Sandy's silver lining: clean water in long-polluted LI bay

October 28, 2014 Story By: Barbara Goldberg for Reuters 

(Reuters) - Chris Soller headed across a Fire Island beach ravaged by Superstorm Sandy two years ago and stopped to admire the unexpected gift the deadly storm left behind: water clear enough to see the sandy bottom of the long-polluted bay.

The storm that killed at least 159 people and destroyed more than 650,000 homes when it slammed the U.S. East Coast also tore two breaches through the long barrier island that lies across the murky Great South Bay from New York's Long Island.

The gap that remains open is allowing the Atlantic Ocean to surge in and out of the bay, and the water near the breach is cleaner, with more plentiful fish, than it has been in decades.

Twice-daily tides over the last two years have flushed away suburban runoff from sewage and lawn fertilizer that sparks algal blooms known as Brown Tide and kills off underwater grass vital to marine life.

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Contract award expected in dune project previously halted by court order

October 23, 2014 Story By: Peggy Spellman Hoey Long Island Advance

With a clear path carved out by a federal judge’s denial of a preliminary injunction that halted dune replenishment at Smith Point County Park, the U.S. Army Corps of Engineers is expected to award a contract for the project by the end of the business day today, U.S. Rep. Tim Bishop said.

The Army Corps, which was sued along with the U.S. Fish and Wildlife Service by the National Audubon Society last month over concerns about piping plover habitat, was freed up to move forward with plans to restart the project in a decision issued by Judge Sandra Feuerstein last Friday. After the Corps awards the contract, the contractor must complete three steps, including signing the contract and providing proof of insurance and bonding, and once those criteria are met, a notice to proceed will be issued, Bishop said.

“Those are the pieces that have to fall in place,” he said.

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Ruling to restart Fire Island dune project hailed by officials


Officials Saturday pledged to swiftly restart Fire Island's dune-building project after Audubon New York lost a court battle over whether a small section posed too much risk to endangered piping plovers. The dismissal of the nonprofit's lawsuit means the first dunes could be built this winter in parklands on the barrier island, said Gilbert Anderson, Suffolk public works commissioner.

In her decision Friday, U.S. District Judge Sandra Feuerstein rejected Audubon New York's request for a preliminary injunction stopping a three-mile portion of the 19-mile project.

"Since plaintiff has not demonstrated a likelihood of success on the merits of any of its claims against defendants, it is unnecessary to consider the 'irreparable injury' and 'public interest' prongs of a preliminary injunction motion," she wrote.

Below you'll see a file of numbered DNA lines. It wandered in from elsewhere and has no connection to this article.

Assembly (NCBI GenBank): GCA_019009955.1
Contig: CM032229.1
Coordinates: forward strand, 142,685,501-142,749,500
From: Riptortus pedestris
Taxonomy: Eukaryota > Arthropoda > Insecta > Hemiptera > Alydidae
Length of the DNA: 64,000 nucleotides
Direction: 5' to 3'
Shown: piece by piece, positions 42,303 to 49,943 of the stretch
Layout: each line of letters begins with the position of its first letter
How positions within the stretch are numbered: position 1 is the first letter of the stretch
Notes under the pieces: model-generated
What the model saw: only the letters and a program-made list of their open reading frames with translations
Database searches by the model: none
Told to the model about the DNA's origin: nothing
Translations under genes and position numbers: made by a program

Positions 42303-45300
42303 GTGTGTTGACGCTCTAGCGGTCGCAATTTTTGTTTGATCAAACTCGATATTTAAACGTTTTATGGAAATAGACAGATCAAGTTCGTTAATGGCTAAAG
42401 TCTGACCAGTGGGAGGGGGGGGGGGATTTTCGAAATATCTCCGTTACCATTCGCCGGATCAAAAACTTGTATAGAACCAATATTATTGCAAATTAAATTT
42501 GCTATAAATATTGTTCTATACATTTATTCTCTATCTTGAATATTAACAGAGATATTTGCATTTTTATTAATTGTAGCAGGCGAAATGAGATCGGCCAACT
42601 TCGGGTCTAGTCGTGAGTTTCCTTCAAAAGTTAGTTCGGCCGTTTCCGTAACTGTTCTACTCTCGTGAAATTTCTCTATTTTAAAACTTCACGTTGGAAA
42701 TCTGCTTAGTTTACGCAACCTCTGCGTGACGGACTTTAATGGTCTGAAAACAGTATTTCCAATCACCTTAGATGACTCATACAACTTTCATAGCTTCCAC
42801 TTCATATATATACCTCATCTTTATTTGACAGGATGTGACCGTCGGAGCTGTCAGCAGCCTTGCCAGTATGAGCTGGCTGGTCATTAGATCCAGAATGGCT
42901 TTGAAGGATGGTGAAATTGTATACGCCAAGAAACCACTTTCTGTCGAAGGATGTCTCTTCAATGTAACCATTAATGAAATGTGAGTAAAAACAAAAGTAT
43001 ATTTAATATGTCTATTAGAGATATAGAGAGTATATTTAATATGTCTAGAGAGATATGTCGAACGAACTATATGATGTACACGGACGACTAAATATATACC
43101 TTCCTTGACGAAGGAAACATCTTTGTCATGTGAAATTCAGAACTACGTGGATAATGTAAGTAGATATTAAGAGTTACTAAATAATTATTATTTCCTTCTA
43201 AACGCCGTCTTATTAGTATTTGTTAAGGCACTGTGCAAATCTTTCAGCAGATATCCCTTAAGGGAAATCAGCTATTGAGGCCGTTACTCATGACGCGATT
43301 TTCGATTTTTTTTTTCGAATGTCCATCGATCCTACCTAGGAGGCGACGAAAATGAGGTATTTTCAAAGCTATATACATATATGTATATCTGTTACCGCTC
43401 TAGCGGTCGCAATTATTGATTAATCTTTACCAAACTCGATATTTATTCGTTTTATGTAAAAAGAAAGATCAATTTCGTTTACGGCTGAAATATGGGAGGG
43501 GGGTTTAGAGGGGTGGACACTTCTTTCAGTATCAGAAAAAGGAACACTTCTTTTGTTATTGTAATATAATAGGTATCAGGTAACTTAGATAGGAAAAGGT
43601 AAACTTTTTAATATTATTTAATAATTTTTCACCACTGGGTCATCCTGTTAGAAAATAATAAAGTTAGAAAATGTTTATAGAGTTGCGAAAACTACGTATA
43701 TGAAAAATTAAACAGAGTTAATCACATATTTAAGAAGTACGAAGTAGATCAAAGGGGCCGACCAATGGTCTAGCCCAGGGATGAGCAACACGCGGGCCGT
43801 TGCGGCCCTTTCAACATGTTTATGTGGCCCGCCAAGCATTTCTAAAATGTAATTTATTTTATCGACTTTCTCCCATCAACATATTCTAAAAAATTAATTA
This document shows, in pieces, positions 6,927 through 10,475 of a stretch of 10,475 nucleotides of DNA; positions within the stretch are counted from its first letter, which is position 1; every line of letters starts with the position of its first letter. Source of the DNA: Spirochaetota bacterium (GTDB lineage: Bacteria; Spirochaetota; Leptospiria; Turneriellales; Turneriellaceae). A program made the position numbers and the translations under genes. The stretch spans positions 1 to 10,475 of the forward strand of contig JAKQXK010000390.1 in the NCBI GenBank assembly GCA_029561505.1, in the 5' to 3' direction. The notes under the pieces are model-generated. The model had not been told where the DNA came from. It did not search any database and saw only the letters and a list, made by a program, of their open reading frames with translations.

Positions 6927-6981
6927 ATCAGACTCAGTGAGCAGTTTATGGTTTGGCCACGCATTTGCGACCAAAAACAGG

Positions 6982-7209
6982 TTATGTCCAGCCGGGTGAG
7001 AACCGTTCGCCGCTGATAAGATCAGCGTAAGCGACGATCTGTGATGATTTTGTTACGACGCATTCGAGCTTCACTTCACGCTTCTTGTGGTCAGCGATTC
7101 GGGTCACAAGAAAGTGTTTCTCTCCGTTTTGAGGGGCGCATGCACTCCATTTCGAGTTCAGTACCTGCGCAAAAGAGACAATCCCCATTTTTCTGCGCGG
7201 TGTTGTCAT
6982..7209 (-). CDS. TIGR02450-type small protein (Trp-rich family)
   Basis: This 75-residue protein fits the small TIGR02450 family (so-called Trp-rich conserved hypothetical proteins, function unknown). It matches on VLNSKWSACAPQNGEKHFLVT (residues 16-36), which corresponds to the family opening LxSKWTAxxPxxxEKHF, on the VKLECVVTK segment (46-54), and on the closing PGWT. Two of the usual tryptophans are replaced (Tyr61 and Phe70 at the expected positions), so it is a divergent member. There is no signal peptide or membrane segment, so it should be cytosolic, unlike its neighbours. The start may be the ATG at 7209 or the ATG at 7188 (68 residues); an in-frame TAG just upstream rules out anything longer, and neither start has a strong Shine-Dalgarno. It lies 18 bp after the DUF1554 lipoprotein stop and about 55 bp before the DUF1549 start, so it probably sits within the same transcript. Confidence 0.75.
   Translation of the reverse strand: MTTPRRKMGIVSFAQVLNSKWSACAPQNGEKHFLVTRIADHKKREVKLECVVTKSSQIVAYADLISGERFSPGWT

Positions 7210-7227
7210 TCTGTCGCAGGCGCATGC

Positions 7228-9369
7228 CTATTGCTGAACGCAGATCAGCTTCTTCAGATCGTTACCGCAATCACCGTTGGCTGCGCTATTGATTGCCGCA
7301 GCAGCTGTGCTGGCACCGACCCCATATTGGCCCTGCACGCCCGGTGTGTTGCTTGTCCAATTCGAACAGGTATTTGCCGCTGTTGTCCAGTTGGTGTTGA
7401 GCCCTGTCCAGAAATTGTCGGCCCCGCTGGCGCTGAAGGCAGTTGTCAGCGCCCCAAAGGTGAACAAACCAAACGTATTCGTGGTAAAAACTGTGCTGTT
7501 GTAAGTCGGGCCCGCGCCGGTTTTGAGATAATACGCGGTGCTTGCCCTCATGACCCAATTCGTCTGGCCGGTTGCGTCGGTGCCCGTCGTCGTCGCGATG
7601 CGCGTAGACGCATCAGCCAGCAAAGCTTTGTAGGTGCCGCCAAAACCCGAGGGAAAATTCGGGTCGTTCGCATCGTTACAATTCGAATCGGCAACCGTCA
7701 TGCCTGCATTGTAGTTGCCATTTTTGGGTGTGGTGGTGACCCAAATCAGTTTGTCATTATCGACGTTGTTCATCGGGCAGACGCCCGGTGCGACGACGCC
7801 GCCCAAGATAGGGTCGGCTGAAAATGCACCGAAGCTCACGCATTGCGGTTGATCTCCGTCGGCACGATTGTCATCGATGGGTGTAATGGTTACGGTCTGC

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Federal Judge Denies Injunction in FI Piping Plover Lawsuit


A federal judge Friday denied Audubon New York's request for a preliminary injunction to block part of a 19-mile flood-protection dune project planned for Fire Island. The decision by U.S. District Judge Sandra Feuerstein of the Eastern District Court of New York came weeks after the nonprofit group sued, claiming the U.S. Army Corps of Engineers' $207 million project would harm endangered piping plovers by destroying key beach habitat.

At issue was a three-mile stretch of dunes planned in public parklands. The U.S. Fish & Wildlife Service signed off on the project after winning improvements from the Army Corps: more nesting grounds to partly replace those that will be lost, enhanced monitoring, predator controls and other safeguards. In her 85-page decision, Feuerstein ruled Audubon New York had not presented a case it probably would win, so she did not need to consider if the plan would cause "irreparable" harm to the birds -- one of the standards required for a preliminary injunction.

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Lighthouse Officials Say Dune Project Delay Is Putting Iconic Landmark in Jeopardy

Oct. 3, 2014 CBS NEWS

FIRE ISLAND, N.Y. (CBSNewYork) – Fire Island lighthouse officials claim a delay in a dune replenishment project is putting the iconic landmark in jeopardy.

Fire Island Lighthouse Preservation Society is joining the fight to overturn a judge’s decision to halt the dune replenishment project because of an endangered bird species. The New York Audubon Society filed a lawsuit to protect the piping plover nesting grounds on Fire Island. The Audubon Society convinced a federal judge to stop a federal project repairing the dunes damaged by Superstorm Sandy for fear that it could harm the endangered species that nests in the island’s dunes.

Superstorm Sandy washed away the shore line’s protection and there is no time to wait, said Mark Nuccio, of the Fire Island Lighthouse Preservation Society.

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